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Red Sox trade for catcher Sandy Leon, put Christian Vazquez on disabled list

Sandy Leon has appeared in 107 major league games.
Sandy Leon has appeared in 107 major league games.AP

FORT MYERS, Fla. – The Red Sox acquired a backup catcher from the Nationals for cash, and in the process bought time for the development of Blake Swihart while adding depth to account for the loss of catcher Christian Vazquez.

Sandy Leon, 26, is characterized by multiple talent evaluators as a defense-first switch-hitter who has strong pitch framing skills and has thrown out 45 percent of potential base stealers in his minor league career. He's out of minor league options, so the Sox either have to carry him in the big leagues as the backup to Ryan Hanigan or expose him to waivers.

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There is a strong chance Leon will open the season in the big leagues, with Humberto Quintero (like Leon, a defensively minded catcher who signed a minor league deal with the Sox) and Blake Swihart in Triple A.

The motivation for the Leon acquisition was in no small measure a desire to give Swihart still-needed time to complete his development in the minors rather than rush him to the big leagues before he's ready. Swihart is considered to have a very high ceiling, but he's also not yet a polished big league-ready product. He labored last week to get on the same page as opening day starter Clay Buchholz, an indication that his game-calling skills require further refinement.

Swihart has caught just 18 games above Double A and has been a full-time catcher for just three full seasons entering this one. He's described as having tremendous aptitude, and he's made immense defensive strides since entering the Sox' system. But team officials felt it was unfair to thrust Swihart into a part-time big league role when both his offense and defense can benefit considerably from steady, regular playing time in Pawtucket.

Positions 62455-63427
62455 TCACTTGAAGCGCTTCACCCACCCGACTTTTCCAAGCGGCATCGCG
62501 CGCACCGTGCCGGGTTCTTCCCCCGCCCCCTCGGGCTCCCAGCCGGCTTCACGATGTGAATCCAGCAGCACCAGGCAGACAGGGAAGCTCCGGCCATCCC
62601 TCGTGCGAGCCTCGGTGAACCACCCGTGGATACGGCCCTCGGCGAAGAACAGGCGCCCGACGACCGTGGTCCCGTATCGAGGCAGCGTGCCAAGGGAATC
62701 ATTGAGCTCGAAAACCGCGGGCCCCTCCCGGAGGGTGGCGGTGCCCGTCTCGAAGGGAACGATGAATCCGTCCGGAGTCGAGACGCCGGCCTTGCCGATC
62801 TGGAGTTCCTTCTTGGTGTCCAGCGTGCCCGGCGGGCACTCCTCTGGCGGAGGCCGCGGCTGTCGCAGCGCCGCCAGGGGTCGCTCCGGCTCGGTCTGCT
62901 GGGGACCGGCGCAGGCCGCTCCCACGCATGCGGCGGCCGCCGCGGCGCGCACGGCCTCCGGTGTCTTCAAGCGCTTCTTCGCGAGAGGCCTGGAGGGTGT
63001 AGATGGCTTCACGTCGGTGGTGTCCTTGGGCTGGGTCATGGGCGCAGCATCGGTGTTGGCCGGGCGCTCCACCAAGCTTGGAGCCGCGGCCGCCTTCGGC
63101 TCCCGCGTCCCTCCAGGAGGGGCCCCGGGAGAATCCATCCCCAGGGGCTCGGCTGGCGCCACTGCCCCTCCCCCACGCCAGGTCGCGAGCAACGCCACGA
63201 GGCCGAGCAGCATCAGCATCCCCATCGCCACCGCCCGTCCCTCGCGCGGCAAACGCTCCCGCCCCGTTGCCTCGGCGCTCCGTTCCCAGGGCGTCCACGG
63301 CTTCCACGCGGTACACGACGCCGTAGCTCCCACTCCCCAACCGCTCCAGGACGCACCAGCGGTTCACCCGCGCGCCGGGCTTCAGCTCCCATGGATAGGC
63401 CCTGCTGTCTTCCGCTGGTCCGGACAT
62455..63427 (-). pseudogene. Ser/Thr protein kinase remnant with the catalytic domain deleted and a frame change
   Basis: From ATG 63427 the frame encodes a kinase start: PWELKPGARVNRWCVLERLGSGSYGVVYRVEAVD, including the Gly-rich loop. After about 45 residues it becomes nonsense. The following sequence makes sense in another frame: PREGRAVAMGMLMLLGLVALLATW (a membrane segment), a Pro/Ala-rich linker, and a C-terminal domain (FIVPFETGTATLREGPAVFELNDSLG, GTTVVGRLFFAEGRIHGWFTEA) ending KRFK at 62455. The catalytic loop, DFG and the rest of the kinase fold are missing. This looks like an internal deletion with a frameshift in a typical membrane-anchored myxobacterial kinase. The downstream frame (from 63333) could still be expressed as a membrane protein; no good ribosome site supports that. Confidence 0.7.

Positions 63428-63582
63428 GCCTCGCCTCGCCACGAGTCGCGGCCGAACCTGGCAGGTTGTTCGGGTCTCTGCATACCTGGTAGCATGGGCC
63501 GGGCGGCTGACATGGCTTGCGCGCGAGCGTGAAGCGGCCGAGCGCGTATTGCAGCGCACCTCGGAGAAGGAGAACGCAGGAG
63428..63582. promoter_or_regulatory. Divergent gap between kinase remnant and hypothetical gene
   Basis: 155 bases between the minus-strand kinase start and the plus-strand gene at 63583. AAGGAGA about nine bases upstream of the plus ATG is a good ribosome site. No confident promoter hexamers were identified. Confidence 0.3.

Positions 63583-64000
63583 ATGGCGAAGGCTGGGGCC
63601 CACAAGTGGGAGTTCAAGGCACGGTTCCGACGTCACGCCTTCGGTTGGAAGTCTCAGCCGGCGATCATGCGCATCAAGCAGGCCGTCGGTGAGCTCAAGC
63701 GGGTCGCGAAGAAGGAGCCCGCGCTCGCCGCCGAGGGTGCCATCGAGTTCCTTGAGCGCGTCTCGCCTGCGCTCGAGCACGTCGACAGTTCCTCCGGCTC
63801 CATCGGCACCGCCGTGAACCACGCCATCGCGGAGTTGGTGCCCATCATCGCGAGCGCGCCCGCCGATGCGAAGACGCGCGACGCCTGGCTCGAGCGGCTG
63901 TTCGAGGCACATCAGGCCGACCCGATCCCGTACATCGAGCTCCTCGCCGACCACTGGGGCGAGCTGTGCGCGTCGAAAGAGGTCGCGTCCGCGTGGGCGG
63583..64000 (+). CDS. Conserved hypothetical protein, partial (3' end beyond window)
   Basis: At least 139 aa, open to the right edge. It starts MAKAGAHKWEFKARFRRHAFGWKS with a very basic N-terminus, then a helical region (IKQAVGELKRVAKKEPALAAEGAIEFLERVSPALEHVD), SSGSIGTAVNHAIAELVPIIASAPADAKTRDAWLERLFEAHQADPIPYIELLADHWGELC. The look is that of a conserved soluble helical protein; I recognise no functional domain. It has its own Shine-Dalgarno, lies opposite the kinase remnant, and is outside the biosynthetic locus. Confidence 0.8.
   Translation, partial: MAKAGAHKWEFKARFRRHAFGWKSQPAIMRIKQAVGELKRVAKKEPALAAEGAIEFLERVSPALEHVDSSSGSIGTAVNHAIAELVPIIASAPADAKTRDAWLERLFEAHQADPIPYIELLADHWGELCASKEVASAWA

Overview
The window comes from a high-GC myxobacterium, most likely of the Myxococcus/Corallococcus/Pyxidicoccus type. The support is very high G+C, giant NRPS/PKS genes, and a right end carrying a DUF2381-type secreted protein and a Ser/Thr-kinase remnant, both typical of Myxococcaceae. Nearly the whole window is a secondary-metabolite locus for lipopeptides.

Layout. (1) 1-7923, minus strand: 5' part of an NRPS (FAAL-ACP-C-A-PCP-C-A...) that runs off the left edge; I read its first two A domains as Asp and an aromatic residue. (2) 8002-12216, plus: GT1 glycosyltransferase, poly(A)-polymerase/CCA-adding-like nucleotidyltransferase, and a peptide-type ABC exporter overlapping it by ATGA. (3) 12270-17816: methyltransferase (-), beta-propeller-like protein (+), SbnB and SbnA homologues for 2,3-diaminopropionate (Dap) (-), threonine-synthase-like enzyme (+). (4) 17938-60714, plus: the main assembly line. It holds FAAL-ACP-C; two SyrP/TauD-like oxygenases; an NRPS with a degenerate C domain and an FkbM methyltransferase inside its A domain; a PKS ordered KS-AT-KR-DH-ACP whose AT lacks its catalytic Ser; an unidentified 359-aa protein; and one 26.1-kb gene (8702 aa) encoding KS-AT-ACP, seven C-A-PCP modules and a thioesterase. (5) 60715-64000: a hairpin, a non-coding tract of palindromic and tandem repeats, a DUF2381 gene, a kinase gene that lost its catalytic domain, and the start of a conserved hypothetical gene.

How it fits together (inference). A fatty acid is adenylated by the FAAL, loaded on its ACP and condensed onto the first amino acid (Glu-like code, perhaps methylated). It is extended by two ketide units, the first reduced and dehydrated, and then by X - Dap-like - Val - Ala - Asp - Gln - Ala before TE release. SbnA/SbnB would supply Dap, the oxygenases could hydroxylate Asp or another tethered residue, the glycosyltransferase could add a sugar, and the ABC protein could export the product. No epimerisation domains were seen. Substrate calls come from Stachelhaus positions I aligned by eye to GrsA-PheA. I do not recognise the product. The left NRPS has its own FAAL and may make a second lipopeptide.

While Swihart is considered to have two-way star potential down the road, his offensive approach as a switch-hitter remains in need of further refinement. Had the Sox carried Swihart in the big leagues, the expectation (based in part on the lessons offered from young players like Xander Bogaerts, Jackie Bradley Jr., and Will Middlebrooks in 2014) would have been that he would not have been an offensive contributor while adjusting to life in the majors this year.

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Leon isn't expected to offer much by way of offense, either. The switch-hitter owns a career .236/.324/.329 slash line in eight minor league seasons. He's posted a .189/.280/.253 in 107 big league plate appearances.

But the Red Sox believe that, with a lineup that appears to have rare middle-of-the-order depth, they can prioritize defense from their catchers, and of Leon, Quintero, and Swihart, Leon is considered the best defender – so long as he can gain comfort with the Red Sox pitching staff through an end-of-spring crash course.

The Red Sox now appear to have a major league catching tandem with which they're comfortable in Ryan Hanigan and, in all likelihood, Leon. Quintero would provide the team with early-season protection in Triple A should either Hanigan or Leon suffer an injury.

That would (or at least should) permit the Sox to keep Swihart in the minors until his player development suggests that he's ready for more.

To clear a spot on the 40-man roster for Leon, the Red Sox placed Vazquez on the 60-day disabled list due to a right elbow sprain. Vazquez is scheduled to see Dr. James Andrews on Wednesday for a second opinion, but the fact that the Sox have resigned themselves to his sidelining for at least two months adds to the growing signs that suggest the potential for Tommy John surgery.

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Follow Alex Speier on Twitter at @alexspeier.